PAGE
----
Photo by christyscherrer
Taking an exercise class while you are pregnant may be one of the furthest things from your mind. Naps, rest, and food often seem much more appealing! However, it's very important, especially during pregnancy, that you become more in tune with your body and work on flexibility, and work on strengthening both your mind and especially your body. Yoga offers both of these in a low impact, relaxing environment that encourages you to exercise your body as well as focus on the life that is growing within you. It's a very special time, and very important you take care of yourself!
Prenatal yoga classes teach you how to open the pelvis and develop a deeper sense of concentration. Many active birth classes are based yoga techniques, and different positions for labor and delivery are taught to both the mother and birth partner. Breathing techniques learned in yoga will help during labor, as well as learning to hold one position longer than a few seconds (which you will need during longer contractions).
Learning poses to ease the lower back pain and stretch out the round ligament pain (the stretching you feel in the lower abdomen) is very helpful in the first, second, and third trimesters. Yoga exercises will lead to improved physical coordination, increased confidence in yourself and your body, and a sense of inner balance. These tools will be vital during labor and delivery, as well as the ability to breathe into contractions, and relaxing when you have the opportunity.
Prenatal yoga classes are also a good way to meet other pregnant women who are in the same stage as you are,  just starting out, or even close to their due date. Yoga classes offer a great way to discuss what's been happening in your pregnancy with women who understand, and will help you through the next few months. There is something very stretch out aching backs and calves, and a time to meditate on the life growing within you. The sense of community that you feel in the classes may be difficult to find in other aspects of your life at this time.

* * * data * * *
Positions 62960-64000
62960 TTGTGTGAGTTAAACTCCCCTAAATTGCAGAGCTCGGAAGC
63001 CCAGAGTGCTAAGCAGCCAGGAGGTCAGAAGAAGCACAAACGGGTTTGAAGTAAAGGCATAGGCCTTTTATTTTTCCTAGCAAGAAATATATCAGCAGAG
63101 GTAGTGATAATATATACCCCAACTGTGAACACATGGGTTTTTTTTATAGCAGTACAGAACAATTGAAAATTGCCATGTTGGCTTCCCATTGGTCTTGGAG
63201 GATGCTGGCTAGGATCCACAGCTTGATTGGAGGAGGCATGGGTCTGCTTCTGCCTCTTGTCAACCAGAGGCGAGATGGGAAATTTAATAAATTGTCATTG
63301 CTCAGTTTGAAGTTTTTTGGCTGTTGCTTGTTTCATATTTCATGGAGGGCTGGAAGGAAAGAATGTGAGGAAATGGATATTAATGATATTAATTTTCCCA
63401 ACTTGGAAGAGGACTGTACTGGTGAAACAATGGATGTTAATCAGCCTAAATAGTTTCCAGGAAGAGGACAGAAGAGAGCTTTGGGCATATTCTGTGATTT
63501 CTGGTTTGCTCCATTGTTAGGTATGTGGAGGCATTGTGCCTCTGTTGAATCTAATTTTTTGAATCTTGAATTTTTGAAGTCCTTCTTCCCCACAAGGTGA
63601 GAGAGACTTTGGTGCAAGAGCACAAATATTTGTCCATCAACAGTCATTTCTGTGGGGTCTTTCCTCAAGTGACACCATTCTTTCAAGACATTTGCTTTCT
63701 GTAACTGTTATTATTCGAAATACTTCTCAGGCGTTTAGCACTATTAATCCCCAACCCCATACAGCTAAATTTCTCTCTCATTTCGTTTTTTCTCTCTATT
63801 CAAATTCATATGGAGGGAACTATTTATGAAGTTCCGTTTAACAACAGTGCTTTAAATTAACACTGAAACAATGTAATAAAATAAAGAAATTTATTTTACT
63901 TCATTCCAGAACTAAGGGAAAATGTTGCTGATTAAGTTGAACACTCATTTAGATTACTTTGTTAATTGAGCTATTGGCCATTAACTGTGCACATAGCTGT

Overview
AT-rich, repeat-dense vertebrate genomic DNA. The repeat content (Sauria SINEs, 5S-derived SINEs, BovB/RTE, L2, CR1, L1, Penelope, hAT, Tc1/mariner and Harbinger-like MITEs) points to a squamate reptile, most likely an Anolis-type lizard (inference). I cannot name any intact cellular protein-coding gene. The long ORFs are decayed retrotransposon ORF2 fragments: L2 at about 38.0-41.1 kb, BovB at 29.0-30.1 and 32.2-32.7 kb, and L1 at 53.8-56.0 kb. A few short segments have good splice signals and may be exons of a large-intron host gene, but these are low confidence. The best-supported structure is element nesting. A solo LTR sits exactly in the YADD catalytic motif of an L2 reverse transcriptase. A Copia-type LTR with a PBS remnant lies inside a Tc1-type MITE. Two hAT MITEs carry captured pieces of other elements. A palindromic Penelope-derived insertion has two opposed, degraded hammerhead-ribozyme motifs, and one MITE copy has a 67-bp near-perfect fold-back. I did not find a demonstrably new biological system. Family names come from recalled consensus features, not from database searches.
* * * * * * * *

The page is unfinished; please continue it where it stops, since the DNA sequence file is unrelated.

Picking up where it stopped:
Call around your local yoga shops, and keep in mind that it's best to bring your own mat- most yoga studios have some to lend out, but having your own is nice.

If you aren't having any luck finding a prenatal yoga class in your area, there a lot of CD's available to pregnant mamas that will walk you through the poses. CAUTION: There are yoga poses that should be avoided during pregnancy, so be sure to check with your practitioner and only practice prenatal yoga poses. The Health and Yoga site shows women poses for each trimester with pics and an explanation of how to do each pose, along with the benefits of each one. Or you can check outThe book Yoga for Pregnancy by Judith Lasater, PhD, is a good beginning book for those of us who are new to yoga. There are simple explanations, and a few poses to get you started. Preparing for Birth with Yoga by Janet Balaskas is another highly recommended book, and there are explanations of each pose, and meditations to help with labor, and even techniques to use during delivery.